Expedia, TUI-Backed Fund Created to Support Sustainable Tourism
by Dawit Habtemariam, Skift
The UnTours Foundation is tired of all the talk and no action when it comes to making tourism sustainable. They hope their new $10 million fund will finally get the tourism industry in action mode. If the fund shows both impact and returns are possible, maybe the financial markets will take sustainable tourism more seriously as a business opportunity — a critical factor for industry-wide change.– Dawit Habtemariam
The UnTours Foundation recently launched a $10 million fund with Expedia Group and TUI Care Foundation to help scale tourism businesses embracing sustainable practices.
Called “Reset Tourism Fund,” the capital will fill a gap in the loan market for sustainable tourism businesses. The UnTours Foundation is a non-profit that invests in social entrepreneurs and community projects and owns travel operator Untours.
“There’s a lot of talk about the buzzwords of sustainable tourism or regenerative tourism or meaningful tourism area, impactful tourism, all these things,” said Jonathan Coleman, co-CEO of UnTours Foundation. “A lot of talk about it, not a lot of finance going to those businesses on the ground that are doing it.”
The fund underscores a Skift megatrend that 2023 will be a year when tourism businesses will take real action on sustainability.
The tourism industry historically hasn’t taken sustainability seriously, a major takeaway from last year’s Skift Sustainable Tourism Summit. “Half of companies, maybe even a little bit more, still hasn’t done anything,” said Intrepid Travel co-founder and Chairman Darrell Wade at the summit. “At the World Travel and Tourism Council, there is a good number of companies talking the right way and a certain number that are really committing, but not enough companies putting rubber on the road.”
Over $540,000 have already been committed to support the fund by the UnTours Foundation and its funding partners. The foundation is seeking more partners to close out the first phase goal of $1 million.
Tourism businesses in any part of the world can apply for between $10,000 to $100,000. Investments take the form of loan interest loans, revenue-based financing, and equity. The capital is available to businesses that successfully integrate climate resiliency and sustainability into their operations, create quality jobs, put racial and gender equality at the forefront and provide inclusive travel experiences.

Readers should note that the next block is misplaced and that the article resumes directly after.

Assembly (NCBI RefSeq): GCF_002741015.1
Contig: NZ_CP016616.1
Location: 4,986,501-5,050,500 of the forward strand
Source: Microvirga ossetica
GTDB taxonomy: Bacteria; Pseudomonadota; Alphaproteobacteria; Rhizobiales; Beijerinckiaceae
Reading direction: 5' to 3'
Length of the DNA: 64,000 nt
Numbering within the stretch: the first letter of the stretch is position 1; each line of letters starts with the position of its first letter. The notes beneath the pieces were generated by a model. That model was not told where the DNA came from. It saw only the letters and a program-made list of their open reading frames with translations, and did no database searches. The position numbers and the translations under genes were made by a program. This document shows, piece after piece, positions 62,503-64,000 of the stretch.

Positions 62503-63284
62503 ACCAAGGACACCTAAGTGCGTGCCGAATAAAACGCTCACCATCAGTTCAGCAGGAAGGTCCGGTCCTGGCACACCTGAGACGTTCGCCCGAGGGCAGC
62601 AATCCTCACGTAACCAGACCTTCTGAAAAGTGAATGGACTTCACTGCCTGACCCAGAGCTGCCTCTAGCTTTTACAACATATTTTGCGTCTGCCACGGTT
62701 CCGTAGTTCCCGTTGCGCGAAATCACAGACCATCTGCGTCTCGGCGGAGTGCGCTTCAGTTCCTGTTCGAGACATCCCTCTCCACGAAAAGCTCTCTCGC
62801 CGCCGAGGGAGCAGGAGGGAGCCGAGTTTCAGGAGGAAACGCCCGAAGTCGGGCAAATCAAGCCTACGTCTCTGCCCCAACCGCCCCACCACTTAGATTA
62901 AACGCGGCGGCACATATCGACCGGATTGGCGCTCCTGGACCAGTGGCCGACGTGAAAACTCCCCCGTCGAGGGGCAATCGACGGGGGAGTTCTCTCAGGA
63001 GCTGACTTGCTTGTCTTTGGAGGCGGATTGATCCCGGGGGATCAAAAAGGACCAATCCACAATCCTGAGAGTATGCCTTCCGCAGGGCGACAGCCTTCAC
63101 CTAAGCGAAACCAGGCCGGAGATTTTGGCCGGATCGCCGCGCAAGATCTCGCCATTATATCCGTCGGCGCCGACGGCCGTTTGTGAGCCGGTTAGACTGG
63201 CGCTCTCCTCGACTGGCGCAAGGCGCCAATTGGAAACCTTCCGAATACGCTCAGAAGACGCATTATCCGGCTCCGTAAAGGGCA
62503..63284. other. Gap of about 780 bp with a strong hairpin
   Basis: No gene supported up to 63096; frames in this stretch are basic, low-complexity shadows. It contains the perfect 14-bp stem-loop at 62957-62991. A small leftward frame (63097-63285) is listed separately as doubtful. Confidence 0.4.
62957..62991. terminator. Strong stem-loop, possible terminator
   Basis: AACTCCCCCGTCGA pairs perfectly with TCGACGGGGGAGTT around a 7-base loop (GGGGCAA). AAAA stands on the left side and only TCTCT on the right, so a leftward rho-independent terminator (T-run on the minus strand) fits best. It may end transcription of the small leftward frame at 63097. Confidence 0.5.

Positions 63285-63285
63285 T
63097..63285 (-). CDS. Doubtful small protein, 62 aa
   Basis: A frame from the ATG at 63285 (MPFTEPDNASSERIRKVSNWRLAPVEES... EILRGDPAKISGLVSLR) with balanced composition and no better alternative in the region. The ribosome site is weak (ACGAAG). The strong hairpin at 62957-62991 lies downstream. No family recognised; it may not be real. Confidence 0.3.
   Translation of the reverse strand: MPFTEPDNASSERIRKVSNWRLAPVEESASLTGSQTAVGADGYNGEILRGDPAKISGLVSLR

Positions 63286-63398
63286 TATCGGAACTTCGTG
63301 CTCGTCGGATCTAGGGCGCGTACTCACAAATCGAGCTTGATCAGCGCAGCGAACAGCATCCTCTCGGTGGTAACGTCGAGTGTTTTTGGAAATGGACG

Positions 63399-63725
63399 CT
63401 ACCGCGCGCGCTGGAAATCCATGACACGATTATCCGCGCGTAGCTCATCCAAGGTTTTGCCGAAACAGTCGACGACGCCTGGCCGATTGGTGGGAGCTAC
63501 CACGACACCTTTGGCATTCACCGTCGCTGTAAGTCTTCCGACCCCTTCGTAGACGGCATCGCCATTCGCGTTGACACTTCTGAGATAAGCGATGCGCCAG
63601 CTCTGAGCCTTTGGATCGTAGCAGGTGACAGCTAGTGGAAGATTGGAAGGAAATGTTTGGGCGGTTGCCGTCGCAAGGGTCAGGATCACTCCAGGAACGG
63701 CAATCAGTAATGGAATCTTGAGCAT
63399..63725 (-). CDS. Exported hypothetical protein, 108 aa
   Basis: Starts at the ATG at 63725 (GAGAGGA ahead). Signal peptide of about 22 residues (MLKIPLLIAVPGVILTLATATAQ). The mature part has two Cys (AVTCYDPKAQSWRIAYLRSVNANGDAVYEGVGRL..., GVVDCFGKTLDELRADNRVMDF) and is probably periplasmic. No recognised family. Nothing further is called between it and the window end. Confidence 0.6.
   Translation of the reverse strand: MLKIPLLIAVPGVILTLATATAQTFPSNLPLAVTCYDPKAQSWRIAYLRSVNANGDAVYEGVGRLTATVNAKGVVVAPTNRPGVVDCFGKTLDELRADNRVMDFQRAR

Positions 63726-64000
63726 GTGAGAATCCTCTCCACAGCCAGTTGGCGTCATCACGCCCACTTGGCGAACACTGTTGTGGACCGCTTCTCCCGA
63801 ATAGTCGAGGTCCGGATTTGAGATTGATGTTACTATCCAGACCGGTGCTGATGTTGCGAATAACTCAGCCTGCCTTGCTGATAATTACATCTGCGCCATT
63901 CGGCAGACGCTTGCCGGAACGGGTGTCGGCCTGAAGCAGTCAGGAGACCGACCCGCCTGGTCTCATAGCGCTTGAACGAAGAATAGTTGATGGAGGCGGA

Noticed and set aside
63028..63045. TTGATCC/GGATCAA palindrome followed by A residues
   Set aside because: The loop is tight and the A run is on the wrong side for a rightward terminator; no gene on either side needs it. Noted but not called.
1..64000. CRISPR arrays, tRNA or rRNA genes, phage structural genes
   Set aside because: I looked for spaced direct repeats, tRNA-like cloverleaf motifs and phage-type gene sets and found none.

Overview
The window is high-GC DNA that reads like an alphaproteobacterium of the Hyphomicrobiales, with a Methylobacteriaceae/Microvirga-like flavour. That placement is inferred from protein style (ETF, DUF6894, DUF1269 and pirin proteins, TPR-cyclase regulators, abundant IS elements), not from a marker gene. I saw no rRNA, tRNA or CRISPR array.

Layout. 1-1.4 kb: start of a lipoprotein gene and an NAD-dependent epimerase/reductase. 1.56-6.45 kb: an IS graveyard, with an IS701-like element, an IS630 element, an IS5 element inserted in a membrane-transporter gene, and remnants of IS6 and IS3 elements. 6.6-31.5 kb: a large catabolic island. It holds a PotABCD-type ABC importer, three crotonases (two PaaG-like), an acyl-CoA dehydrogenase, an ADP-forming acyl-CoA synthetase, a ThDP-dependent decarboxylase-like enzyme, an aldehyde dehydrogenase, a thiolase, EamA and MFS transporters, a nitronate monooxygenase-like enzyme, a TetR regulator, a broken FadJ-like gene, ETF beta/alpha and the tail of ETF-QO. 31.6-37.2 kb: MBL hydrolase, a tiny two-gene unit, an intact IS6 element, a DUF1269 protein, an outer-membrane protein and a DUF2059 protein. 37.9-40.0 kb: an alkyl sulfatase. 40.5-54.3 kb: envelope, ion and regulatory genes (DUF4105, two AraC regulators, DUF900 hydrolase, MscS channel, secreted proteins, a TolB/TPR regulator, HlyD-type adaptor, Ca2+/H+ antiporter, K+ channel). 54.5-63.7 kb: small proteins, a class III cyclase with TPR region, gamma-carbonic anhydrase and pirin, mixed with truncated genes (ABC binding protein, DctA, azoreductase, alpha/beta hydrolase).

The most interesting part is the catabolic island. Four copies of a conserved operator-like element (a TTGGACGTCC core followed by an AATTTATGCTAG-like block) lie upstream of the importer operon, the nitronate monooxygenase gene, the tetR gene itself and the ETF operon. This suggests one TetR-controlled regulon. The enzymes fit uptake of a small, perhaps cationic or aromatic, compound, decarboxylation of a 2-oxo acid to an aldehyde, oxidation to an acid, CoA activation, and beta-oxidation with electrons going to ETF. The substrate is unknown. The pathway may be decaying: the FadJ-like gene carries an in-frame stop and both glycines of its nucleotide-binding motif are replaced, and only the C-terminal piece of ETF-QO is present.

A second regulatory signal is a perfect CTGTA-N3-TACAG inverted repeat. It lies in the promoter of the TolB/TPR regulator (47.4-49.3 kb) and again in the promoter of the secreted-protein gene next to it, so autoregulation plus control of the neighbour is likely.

Loan awardees are selected more so for their impact than their financial returns. “We’re not trying to maximize that financial return because we want to maximize the impact return,” Coleman said. “We’re looking at all the financial stuff, the same way any investor would, but we add in this really rigorous lens of impact.”
To date, the fund has deployed $160,000 of funding to seven tourism-related businesses in the U.S., Mexico and Kenya. Some of these businesses operate in markets where local capital is hard to come by and is too expensive. The fund’s aim is to provide them with more accessible terms.
One of the funded businesses is a safari tour operator called Go Park Safaris in Mombasa, Kenya, that wants to reduce its dependency on fossil fuels. The Untours Foundation is funding their first three hybrid vehicles, said Coleman.
“The local interest rates of those [vehicles] in the market made it really hard to work financially,” he said. “We can accelerate their growth by buying the next vehicle that’s more climate friendly because we can give them more favorable terms than the local market.”